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American arms army arrived assembly authority body Boston Britain British camp Canada Canadians Carleton chap colonies command committee committee of safety Connecticut constitution continent continental congress convention Cornelius Harnett council courage crown danger declaration defence delegates Dickinson Dunmore duty Edward Rutledge elected enemy England English enlistment favor force foreign France Franklin friends George the Third governor guns harbor honor hope hundred independence Indians inhabitants Island John Adams July king king's land landgrave liberty Lord Lord North Lord William Campbell Massachusetts measures ment military militia ministers ministry Montgomery Moultrie never North officers opinion Panin parliament party patriots peace Pennsylvania prince proposed proprietary province provincial congress Quebec rebels received regiment river Samuel Adams Schuyler sent ships soldiers South Carolina spirit Sullivan's Island thirteen colonies thousand tion took town troops twenty unanimously Vergennes Virginia vote Washington wish wrote York
Page 464 - Determined to keep open a market where MEN should be bought and sold, he has prostituted his negative for suppressing every legislative attempt to prohibit or to restrain this execrable commerce. And that this assemblage of horrors might want no fact of distinguished...
Page 469 - In every stage of these oppressions we have petitioned for redress in the most humble terms. Our repeated petitions have been answered only by repeated injury. A prince whose character is thus marked by every act which may define a tyrant, is unfit to be the ruler of a free people.
Page 378 - That religion or the duty which we owe to our Creator, and the manner of discharging it, can be directed only by reason and conviction, not by force or violence ; and, therefore, all men are equally entitled to the free exercise of religion, according to the dictates of conscience ; and that it is the mutual duty of all to practice Christian forbearance, love and charity towards each other.
Page 458 - The second * day of July, 1776, will be the most memorable epocha in the history of America. I am apt to believe that it will be celebrated by succeeding generations as the great anniversary festival. It ought to' be commemorated as the day of deliverance, by solemn acts of devotion to God Almighty. It ought to be solemnized with pomp and parade, with shows, games, sports, guns, bells, bonfires, and illuminations, from one end of this continent to the other, from this time forward forevermore.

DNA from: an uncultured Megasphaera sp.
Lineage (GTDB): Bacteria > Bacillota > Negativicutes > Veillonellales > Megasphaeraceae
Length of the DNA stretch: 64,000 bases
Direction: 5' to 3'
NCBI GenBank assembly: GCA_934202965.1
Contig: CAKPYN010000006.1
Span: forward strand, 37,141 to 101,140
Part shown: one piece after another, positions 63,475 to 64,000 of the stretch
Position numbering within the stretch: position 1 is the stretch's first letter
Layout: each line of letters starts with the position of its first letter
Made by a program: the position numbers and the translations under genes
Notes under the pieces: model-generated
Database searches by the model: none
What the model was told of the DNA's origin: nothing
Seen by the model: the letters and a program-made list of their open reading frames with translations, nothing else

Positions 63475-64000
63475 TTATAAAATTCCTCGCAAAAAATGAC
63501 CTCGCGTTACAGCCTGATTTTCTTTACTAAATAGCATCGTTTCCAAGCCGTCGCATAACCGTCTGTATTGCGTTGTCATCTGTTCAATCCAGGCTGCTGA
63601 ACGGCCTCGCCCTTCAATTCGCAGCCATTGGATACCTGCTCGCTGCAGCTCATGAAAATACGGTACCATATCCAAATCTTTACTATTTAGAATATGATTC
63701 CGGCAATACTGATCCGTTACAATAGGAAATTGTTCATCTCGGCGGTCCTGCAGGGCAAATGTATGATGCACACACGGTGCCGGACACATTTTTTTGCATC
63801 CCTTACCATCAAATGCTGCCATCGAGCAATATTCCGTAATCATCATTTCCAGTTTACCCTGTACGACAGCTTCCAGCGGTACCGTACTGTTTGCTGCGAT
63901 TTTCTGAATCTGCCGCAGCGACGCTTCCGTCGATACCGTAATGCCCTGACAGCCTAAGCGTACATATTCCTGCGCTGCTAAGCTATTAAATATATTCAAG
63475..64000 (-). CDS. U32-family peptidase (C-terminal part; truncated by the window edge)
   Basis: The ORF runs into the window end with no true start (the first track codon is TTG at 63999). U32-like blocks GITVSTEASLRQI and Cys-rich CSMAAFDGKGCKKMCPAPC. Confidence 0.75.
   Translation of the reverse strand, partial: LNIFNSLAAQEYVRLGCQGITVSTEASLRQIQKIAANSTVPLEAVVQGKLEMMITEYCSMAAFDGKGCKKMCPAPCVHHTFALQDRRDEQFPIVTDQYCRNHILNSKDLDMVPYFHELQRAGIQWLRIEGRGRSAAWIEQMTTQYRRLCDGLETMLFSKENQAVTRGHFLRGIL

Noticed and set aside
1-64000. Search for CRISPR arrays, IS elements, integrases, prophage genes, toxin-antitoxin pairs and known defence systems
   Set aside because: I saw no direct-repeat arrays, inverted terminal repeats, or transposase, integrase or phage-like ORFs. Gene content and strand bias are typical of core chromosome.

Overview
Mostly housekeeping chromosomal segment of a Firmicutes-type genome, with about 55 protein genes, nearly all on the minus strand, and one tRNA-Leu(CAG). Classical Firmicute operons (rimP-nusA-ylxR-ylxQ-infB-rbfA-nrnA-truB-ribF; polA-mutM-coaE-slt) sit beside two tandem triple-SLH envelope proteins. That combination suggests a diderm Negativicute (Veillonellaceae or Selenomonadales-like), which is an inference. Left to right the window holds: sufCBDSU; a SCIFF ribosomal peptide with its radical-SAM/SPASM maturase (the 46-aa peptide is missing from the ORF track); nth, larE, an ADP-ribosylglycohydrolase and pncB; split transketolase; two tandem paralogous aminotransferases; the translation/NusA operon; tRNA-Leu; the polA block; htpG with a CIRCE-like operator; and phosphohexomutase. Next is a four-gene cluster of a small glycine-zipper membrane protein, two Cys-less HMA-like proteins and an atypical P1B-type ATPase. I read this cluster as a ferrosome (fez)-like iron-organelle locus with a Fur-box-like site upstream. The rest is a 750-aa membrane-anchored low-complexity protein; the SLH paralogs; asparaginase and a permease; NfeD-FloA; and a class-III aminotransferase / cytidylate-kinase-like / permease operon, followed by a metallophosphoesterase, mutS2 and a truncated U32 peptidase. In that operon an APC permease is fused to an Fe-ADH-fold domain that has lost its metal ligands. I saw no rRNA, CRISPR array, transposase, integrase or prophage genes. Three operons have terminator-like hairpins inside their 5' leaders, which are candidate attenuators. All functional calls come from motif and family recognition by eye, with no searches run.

Page 379 - That all men are by nature equally free and independent, and have certain inherent rights, of which, when they enter into a state of society, they cannot by any compact deprive or divest their posterity ; namely, the enjoyment of life and liberty, with the means of acquiring and possessing property, and pursuing and obtaining happiness and safety.
Page 380 - That elections of members to serve as representatives of the people, in assembly, ought to be free; and that all men, having sufficient evidence of permanent common interest with, and attachment to, the community, have the right of suffrage, and cannot be taxed or deprived of their property for public uses without their own consent, or that of their representatives so elected, nor bound by any law to which they have not, in like manner, assented, for the public good.
Page 467 - He has refused, for a long time after such dissolutions, to cause others to be elected; whereby the legislative powers, incapable of annihilation, have returned to the people at large for their exercise ; the State remaining, in the mean time, exposed to all the danger of invasion from without, and convulsions within.
Page 162 - England will ere long repent of having removed the only check that could keep her colonies in awe. They stand no longer in need of her protection ; she will call on them to contribute towards supporting the burdens they have helped to bring on her ; and they will answer by striking off all dependence.
Page 239 - O! ye that love mankind! Ye that dare oppose not only the tyranny but the tyrant, stand forth ! Every spot of the old world is overrun with oppression. Freedom hath been hunted round the Globe. Asia and Africa have long expelled her. Europe regards her like a stranger, and England hath given her warning to depart. O! receive the fugitive, and prepare in time an asylum for mankind.
Page 235 - Tis not the affair of a city, a county, a province, or a kingdom, but of a continent — of at least one eighth part of the habitable globe. 'Tis not the concern of a day, a year, or an age ; posterity are virtually involved in the contest, and will be more or less affected, even to the end of time, by the proceedings now.